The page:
I still plan to do most of my thinking/writing on this site, but I wrote the linked piece below for broader share-ability as a reaction to the allegations of what went on on the set of Kill Bill. I first heard about the choking scene in Inglourious Basterds from a director on a student film I was helping out with; he seemed titillated by Tarantino’s ability to convince actors to do something so extreme. To get the right shot, having a stunt-person’s hands around a fellow actor’s neck might be appropriate. When I learned that it was Tarantino himself who did the choking, I knew I had to respond. A few points that were beyond the scope of this piece:
- I tried hard not to pass judgment on the necessity or merit of any of the scenes involved; that’s a matter of directorial discretion. Shooting the same scenes in a better/safer way isn’t.
- As I thought about this (especially in the context of China/U.S. cultural differences) I was struck by the extent to which this reflects a vision of the great director as an individual who will not/cannot be denied in the pursuit of his (it’s usually a man in this narrative) art. Movies (and theater) aren’t actually like that- the best sets I’ve been on are highly collaborative, trusting environments in which the fight people talk to the costumers and the lighting designers and try to create a whole that’s greater than the sum of its parts. American business culture is prone to the same limited perspective (viz., the hagiography of Steve Jobs, not necessarily the accountants/engineers/coders who made his idea possible, to say nothing of the shop workers).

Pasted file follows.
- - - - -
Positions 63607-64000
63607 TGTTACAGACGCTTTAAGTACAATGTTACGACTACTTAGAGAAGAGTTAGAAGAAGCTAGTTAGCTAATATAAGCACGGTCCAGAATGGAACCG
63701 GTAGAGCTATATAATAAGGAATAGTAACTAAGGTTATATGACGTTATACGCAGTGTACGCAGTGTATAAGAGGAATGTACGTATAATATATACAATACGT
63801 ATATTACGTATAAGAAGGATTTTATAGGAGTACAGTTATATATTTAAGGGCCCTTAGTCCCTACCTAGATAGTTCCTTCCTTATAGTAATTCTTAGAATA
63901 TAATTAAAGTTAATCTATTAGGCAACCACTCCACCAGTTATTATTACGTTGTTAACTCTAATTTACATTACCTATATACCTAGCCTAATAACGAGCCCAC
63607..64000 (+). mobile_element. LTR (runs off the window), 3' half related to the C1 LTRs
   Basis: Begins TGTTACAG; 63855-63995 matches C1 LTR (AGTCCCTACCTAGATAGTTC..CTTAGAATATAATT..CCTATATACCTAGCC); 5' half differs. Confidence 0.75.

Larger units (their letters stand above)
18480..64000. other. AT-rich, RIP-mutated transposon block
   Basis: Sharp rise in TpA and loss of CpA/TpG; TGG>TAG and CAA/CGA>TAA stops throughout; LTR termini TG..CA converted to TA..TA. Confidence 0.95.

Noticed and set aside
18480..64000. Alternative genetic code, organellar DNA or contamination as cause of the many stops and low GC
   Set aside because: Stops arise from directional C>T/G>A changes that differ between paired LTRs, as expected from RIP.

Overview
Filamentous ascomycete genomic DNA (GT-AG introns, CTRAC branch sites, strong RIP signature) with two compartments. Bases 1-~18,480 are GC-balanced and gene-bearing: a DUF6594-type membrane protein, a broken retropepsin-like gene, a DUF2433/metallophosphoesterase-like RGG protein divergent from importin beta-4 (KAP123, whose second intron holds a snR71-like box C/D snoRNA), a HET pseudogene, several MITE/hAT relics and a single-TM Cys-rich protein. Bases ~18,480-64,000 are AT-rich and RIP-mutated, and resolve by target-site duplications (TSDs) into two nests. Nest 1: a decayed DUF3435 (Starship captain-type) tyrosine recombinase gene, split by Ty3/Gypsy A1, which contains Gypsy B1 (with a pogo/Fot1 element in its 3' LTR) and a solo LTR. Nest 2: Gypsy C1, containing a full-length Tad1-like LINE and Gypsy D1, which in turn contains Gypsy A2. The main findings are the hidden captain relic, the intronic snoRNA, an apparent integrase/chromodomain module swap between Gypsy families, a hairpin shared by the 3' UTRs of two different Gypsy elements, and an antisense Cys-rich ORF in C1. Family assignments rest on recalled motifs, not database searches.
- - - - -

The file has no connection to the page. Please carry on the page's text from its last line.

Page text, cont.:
- In lean manufacturing, there’s a concept known as the Andan cord: a red cord that anyone can pull that halts production as soon as they see that something has gone wrong. It reduces waste of parts and labor because defective products don’t continue to be worked on, and the source of the issue can be identified and resolved. When physically risky stunts are involved, everyone on set is responsible for pulling the Andan cord/calling a halt if there’s an issue.
- Options/job security matters. I’ve been able to fearlessly tell directors that I can’t/won’t do things the way that they want because I’ve always had a day job and never needed a positive review or to be re-hired by a particular director. The pressures are different for someone who views a project as their one break.
- Tone matters. In the first conversation with both actors and directors I tell them that my primary goal is to keep them safe. At that point, before rehearsals or shooting have started, everyone agrees on that goal. Then, when decisions need to be made later, that goal is still in the back of everyone’s mind.